A Harmonic Three Plate Mold with Double Acting Runner Level Ejection
One of the most difficult problems in mold design utilizing floating plates is to consistently control the movement and position of the plates. This is especially true when building a mold with runners that must be ejected that are on a different level from that of the molded parts.
When this is done, the runner is usually retained against the sprue side with 'sucker' pins. These are pins with a negative draft that project into the runner. When the mold opens. The runner is retained by the 'sucker' pins and the gate between the runner level and the molded part level is broken, usually at the part, leaving the gate and runner intact. Then the problem becomes one of stripping the runner from the 'sucker' pins and allowing it to fall out of the mold in a reliable manner.
One design method uses shoulder bolts and springs to control which plates open first and how far each plate moves. This provides good plate control but does not guarantee that the runner will drop. Also, there tends to be a good bit of clanging and banging as the mold cycles. Among the reasons the runner may not drop is the possibility of a vacuum between the runner and the stripper plate, or more likely, a tiny amount of flash around the 'sucker' pin.
The linkage in this figure solves all the problems. It is designed so that the cavity plate moves away from the sprue side of the mold faster than the runner stripper. This causes the gate to break before the runner is stripped from the 'sucker' pins. Continued opening motion strips the runner and allows the ejector side of the mold to open far enough to provide plenty of room to eject the parts and allow them to drop free.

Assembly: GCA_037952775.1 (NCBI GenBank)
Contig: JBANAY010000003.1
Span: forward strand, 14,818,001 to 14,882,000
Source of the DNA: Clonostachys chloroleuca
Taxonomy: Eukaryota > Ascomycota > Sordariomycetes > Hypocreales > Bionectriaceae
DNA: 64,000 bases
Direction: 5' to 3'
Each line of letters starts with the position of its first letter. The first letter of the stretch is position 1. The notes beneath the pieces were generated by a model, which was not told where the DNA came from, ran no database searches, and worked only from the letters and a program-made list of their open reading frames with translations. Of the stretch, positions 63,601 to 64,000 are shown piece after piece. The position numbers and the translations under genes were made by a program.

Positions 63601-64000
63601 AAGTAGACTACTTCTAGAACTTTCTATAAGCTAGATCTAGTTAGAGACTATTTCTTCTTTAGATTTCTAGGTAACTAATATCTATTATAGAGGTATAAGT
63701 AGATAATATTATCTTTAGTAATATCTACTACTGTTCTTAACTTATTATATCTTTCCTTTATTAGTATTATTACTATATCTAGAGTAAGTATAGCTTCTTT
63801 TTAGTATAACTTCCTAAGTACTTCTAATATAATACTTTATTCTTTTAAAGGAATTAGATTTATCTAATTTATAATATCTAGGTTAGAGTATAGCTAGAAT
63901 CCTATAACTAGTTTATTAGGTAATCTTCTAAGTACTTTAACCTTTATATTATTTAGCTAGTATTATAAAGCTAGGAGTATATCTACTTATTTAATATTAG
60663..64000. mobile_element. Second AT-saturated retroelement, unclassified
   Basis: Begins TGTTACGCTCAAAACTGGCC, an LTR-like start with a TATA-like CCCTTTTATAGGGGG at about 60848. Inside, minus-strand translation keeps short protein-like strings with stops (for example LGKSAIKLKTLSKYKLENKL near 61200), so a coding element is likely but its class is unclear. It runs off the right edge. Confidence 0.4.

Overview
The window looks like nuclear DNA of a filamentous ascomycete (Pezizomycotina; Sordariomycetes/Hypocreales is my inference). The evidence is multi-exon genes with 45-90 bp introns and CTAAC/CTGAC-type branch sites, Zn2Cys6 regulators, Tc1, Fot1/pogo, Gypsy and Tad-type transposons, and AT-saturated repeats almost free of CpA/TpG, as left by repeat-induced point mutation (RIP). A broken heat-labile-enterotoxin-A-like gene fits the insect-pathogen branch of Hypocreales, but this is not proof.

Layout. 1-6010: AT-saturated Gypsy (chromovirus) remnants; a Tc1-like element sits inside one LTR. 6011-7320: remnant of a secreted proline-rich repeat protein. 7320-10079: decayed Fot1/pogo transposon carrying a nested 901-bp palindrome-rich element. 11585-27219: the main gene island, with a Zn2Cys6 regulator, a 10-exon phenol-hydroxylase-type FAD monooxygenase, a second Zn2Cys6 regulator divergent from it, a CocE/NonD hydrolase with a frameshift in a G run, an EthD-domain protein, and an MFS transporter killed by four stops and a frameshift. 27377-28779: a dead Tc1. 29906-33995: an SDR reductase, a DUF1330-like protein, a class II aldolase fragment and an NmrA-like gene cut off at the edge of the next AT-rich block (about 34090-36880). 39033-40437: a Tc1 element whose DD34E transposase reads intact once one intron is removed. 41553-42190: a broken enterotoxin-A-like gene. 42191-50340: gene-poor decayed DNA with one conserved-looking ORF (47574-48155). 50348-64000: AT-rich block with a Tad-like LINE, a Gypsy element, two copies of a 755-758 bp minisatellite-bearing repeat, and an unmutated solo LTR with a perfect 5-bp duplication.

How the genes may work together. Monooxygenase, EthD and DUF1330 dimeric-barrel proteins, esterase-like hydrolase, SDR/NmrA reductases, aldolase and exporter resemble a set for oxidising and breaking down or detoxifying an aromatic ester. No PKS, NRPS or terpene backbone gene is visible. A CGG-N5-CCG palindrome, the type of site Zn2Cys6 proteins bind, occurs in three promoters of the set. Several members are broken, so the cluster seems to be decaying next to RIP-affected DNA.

Another action that takes place is that the runner stripper plate pulls the runner completely off of the 'sucker' pins. At this point, the runner is free to shrink freely which causes it to misalign slightly with the 'sucker' pins. As the mold continues to open, the runner stripper plate moves back toward the sprue which causes the 'sucker' pins to project through the stripper plate. Since the runner 'sucker' holes are slightly misaligned with the 'sucker' pins, the pins dislodge the runner causing it to drop.
As the mold closes the runner stripper action reverses, causing the 'sucker' pins to retract into the stripper plate again before they project into the runner space again to capture the next cycle's runner.
There has been only one complaint with this design. The molders tell us that they cannot tell when the mold is operating because it cycles so quietly.